IT chiefs vent SOA frustration

IT chiefs vent SOA frustration

Cultural issues and board-level parsimony are hindering service-oriented architecture progress

IT leaders are eager to embrace the benefits of service-oriented architecture (SOA), but many are frustrated by the dearth of best practice available to guide strategies.

A shift to SOA will help IT improve service quality, lower costs and accelerate market-beating business developments, Ruediger Spies, enterprise applications vice president at IDC, told delegates at the analyst group’s recent SOA conference. But many organisations struggle to make headway with their SOA strategies.

One SOA enthusiast is the Ministry of Defence (MoD). It is piloting an SOA-enabled command and control programme, designed to enhance its logistics operations.

“The final objective will be to use the technology to establish faster links with other nations to fight war,” said Lieutenant-Colonel John-Paul Hughes, who heads up Information Command and Battlespace Management. But the MoD faces huge challenges in getting all parts of the organisation to embrace a single set of logistical standards.

“I’m not being critical because it’s essential, but a problem is that military officers are all entrenched in their own worlds,” said Hughes. “We need to agree on a process that will run throughout air, maritime and land. There is a large drive to take ownership of this.”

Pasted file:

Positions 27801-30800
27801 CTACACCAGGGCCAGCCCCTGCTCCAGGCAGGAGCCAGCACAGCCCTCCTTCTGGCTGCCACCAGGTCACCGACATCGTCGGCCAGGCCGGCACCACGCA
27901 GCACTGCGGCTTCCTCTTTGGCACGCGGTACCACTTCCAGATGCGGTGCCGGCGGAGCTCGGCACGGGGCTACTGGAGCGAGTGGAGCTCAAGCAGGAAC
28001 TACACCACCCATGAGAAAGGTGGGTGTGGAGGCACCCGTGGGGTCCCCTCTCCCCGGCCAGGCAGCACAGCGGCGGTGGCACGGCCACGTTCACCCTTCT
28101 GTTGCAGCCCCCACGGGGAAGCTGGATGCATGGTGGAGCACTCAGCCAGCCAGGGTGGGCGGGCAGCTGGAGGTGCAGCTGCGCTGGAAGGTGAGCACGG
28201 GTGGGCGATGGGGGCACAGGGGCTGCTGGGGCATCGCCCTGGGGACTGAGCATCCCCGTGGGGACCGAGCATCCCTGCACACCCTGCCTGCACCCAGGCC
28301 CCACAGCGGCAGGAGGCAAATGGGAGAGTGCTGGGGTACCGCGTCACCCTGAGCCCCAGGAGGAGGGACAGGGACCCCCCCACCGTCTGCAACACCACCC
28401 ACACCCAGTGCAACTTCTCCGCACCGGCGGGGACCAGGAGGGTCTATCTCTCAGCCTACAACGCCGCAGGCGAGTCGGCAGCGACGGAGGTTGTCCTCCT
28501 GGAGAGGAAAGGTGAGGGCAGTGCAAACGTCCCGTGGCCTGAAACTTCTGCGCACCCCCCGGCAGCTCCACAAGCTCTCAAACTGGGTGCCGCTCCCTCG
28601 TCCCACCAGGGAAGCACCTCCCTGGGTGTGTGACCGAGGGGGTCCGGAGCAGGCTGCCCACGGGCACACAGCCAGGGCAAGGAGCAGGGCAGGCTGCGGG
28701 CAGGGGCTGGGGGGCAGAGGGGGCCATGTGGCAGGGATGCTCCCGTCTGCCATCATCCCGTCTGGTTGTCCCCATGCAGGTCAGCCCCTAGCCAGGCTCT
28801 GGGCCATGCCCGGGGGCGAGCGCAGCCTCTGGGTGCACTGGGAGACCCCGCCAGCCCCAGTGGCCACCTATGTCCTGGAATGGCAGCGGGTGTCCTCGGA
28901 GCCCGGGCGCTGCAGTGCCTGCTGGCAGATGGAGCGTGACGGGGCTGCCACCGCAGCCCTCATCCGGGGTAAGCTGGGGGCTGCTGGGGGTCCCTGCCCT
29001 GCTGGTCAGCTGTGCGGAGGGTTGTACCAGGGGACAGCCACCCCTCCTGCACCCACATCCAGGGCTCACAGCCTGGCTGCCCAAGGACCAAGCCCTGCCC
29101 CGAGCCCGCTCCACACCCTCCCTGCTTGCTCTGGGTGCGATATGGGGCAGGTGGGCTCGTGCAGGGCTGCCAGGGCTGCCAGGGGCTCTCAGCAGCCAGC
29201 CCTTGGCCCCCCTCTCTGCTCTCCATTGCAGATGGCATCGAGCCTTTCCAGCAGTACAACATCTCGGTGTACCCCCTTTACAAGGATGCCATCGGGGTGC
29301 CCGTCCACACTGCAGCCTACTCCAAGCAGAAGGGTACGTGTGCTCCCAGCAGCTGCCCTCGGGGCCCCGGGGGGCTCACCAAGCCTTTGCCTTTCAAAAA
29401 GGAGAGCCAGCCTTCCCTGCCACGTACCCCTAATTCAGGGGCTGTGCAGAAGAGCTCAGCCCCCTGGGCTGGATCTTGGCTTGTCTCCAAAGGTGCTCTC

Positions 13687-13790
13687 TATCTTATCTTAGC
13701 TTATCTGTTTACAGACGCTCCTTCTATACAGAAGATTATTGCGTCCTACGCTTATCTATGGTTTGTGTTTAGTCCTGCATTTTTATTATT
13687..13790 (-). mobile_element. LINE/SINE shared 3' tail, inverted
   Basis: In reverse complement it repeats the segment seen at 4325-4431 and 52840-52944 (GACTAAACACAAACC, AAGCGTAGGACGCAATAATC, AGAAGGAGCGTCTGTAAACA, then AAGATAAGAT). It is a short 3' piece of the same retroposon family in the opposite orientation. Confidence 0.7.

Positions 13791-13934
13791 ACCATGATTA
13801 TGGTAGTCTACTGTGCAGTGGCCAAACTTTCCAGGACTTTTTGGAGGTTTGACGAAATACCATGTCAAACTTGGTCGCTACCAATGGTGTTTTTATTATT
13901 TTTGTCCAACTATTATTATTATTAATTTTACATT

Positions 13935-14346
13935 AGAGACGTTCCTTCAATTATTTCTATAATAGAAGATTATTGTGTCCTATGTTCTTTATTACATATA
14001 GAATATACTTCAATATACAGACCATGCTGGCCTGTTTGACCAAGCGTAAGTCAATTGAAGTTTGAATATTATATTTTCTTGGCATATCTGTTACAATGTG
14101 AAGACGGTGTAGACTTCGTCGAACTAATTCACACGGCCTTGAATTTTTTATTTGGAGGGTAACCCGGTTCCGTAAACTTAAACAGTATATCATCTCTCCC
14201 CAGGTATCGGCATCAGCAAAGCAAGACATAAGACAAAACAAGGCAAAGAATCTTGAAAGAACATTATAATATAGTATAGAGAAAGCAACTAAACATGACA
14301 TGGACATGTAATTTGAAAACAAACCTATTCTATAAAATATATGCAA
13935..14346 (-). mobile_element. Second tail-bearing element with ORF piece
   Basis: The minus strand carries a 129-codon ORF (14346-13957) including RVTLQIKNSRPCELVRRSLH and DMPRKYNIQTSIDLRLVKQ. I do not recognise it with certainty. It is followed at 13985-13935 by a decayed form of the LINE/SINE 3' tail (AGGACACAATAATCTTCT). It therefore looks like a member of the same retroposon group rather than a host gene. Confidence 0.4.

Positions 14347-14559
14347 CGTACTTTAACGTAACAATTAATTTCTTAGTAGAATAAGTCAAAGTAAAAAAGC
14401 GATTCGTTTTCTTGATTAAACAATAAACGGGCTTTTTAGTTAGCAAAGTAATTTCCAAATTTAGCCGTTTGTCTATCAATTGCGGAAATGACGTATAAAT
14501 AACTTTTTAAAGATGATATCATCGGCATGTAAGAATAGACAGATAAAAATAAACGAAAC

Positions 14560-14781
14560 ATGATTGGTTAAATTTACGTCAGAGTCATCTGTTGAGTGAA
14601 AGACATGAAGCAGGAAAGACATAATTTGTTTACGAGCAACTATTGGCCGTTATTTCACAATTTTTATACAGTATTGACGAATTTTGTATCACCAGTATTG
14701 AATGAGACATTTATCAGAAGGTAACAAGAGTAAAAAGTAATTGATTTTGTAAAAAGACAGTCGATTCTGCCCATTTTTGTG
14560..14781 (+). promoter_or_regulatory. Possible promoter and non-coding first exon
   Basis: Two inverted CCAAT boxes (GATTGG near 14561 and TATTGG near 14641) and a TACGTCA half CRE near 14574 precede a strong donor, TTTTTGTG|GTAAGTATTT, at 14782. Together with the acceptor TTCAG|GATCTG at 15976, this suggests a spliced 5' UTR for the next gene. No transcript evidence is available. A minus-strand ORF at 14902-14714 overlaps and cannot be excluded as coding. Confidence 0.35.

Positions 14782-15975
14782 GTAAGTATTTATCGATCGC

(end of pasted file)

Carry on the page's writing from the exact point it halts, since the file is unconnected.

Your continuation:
Other organisations struggling to advance SOA plans include higher education institutions. Anthony Rickaby, a departmental services manager at University College London, said there was increasing awareness of the benefits that SOA could deliver, but noted that only three universities ­ City University London, Edinburgh and Newcastle ­ had embarked on such programmes.

IDC’s Spies highlighted the importance of communicating that service orientation is more than just a technical architecture. “The bottom line is that SOA is about the business because it enables businesses to adapt to changes in the industry, but a difficulty is the board level’s key focus remains cost reduction,” he said.

But Sun chief technologist Steve Elliot said there was a danger of spending too long trying to plan an SOA rollout. With some businesses pressing ahead with deployments, procrastination could prove costly, he warned. “Do not try to engineer SOA from the ground but just get things moving,” Elliot said.

Those organisations that have made headway with SOA rollouts have typically established centres of excellence, which focus on overcoming the inherent difficulties of the transition, said HP SOA business development consultant Manuel Rubio. Those centres of excellence need the clout to drive changes across the organisation, while having the technical expertise to understand the challenges of “scaling SOA across the organisation”, he added.